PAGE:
Day to day life is the perfect opportunity for self-growth.

We tend to measure our lives in terms of milestone events such as graduation, marriage, job promotions, the birth of children, moving, health-related events, and the passing of people we love. We often reflect on how those milestone events have affected us, how we’ve changed since then, or how they motivated us to seek change. We also often use upcoming milestones as a sort of deadline for personal growth goals we may have or indicators of our happiness. For example, you may tell yourself that you will be happy once you’ve lost a certain amount of weight, once you’ve gotten that promotion you’re working long hours for, or once you’ve gotten married and have children.

While it’s true that your life will likely be enriched by these events (e.g. you’ll likely have more energy and sleep better if you lose a healthy amount of weight; having a healthy relationship and children will likely provide meaning to your life, etc.), you risk putting your life on hold in between these abstract milestones in your life. When this happens, it can feel like life is just one giant waiting room where you are passing the time until your next big moment.

Biding Your Time

But just biding your time isn’t going to get you any closer to the self-growth and happiness you are looking for. You don’t have to wait to be happy and to feel fulfilled.  While life’s milestones can serve as helpful benchmarkers for change, we don’t have to wait for big events like these to seek self-improvement and growth. Far from mundane, the everyday life can also be the place to foster self-improvement. In fact, the rhythms of day-to-day life can provide the ideal canvas for creating and sustaining lasting change. Additionally, it can prepare us for facing those life-changing events with confidence.

I’m reminded of a scene from the miniseries The Crown where the new Queen is tasked with appointing members of her staff. She wants to appoint a man who’s been with her since the beginning and pushes for his advancement. But when he starts to prematurely make changes to his soon-to-be office, she is forced to consider someone else. Someone wisely tells her that being faithful in the little things proves that we can be faithful in the bigger things (meaning, when he started to put his own comfort before the Queens in the small matters, he may do the same in the larger matters). This sentiment, being faithful in the little things, can be a helpful mindset to take towards the patterns of day to day life.

St. Therese of Lisieux is a helpful example here. She dreamed of being a martyr and missionary who would travel to far off lands, spreading her faith. But instead of a life of adventure and travel, she spent most of her short life in a cloistered convent, away from the outside world. She is the champion of embracing what she called “The Little Way”—seeking holiness in the everyday moments of life and not in the grand gestures. And now she is a Doctor of the Church. We can certainly follow her lead when it comes to self-improvement and growing in holiness.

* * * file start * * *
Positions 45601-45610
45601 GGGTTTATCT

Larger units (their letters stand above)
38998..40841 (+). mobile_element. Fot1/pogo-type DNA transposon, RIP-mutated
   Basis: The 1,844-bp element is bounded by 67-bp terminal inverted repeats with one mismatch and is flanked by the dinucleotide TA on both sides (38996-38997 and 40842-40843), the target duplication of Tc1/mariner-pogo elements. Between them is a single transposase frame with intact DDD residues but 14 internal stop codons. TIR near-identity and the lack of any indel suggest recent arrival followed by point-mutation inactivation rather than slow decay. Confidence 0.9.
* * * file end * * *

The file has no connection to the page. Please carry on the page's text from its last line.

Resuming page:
When we are faithful with seeing through the little things in life, we can be faithful in the larger things. For example, maintaining friendships in the midst of the busyness of life means not only that we are able to be there for our friends when they go through life-changing events, but it also means that we will be able to lean on them when we experience those significant events. Similarly, being kind to our family members and spouse in those small moments instead of giving into those little annoyances provides an opportunity for self-growth. Your daily commute is the perfect training ground for patience while the dirty kitchen is your place to grow in perseverance. Everyday life is full of opportunities for fueling self-growth.

Faithful in Little Things

Yes, staying faithful in the little things take self-discipline and perseverance but isn’t that what we all seek to cultivate? It’s these slow and steady changes to our attitudes and behaviors that create consistent and sustainable change. Going to the gym one time for three hours once every few weeks doesn’t provide the same benefits that going five days a week for a half hour. Yes, it’s harder to go almost every day but you will see the benefits. On the other hand, going to the gym sporadically for intense workouts is more likely to leave you feeling discouraged and sore rather than motivated to keep going.

The same applies for your spiritual growth. Annual retreats are helpful and very much beneficial but daily spiritual practices also have great value. Regular prayer, meditation, and the Sacraments help provide you with a constant thread of connectedness that a yearly retreat cannot provide.

So don’t write off the seeming mundaneness of everyday life. See it as a daily gift of opportunity to become a better version of yourself. You don’t have to wait until your next promotion, vacation, or other life event. Real change can start right now in the small moments of life.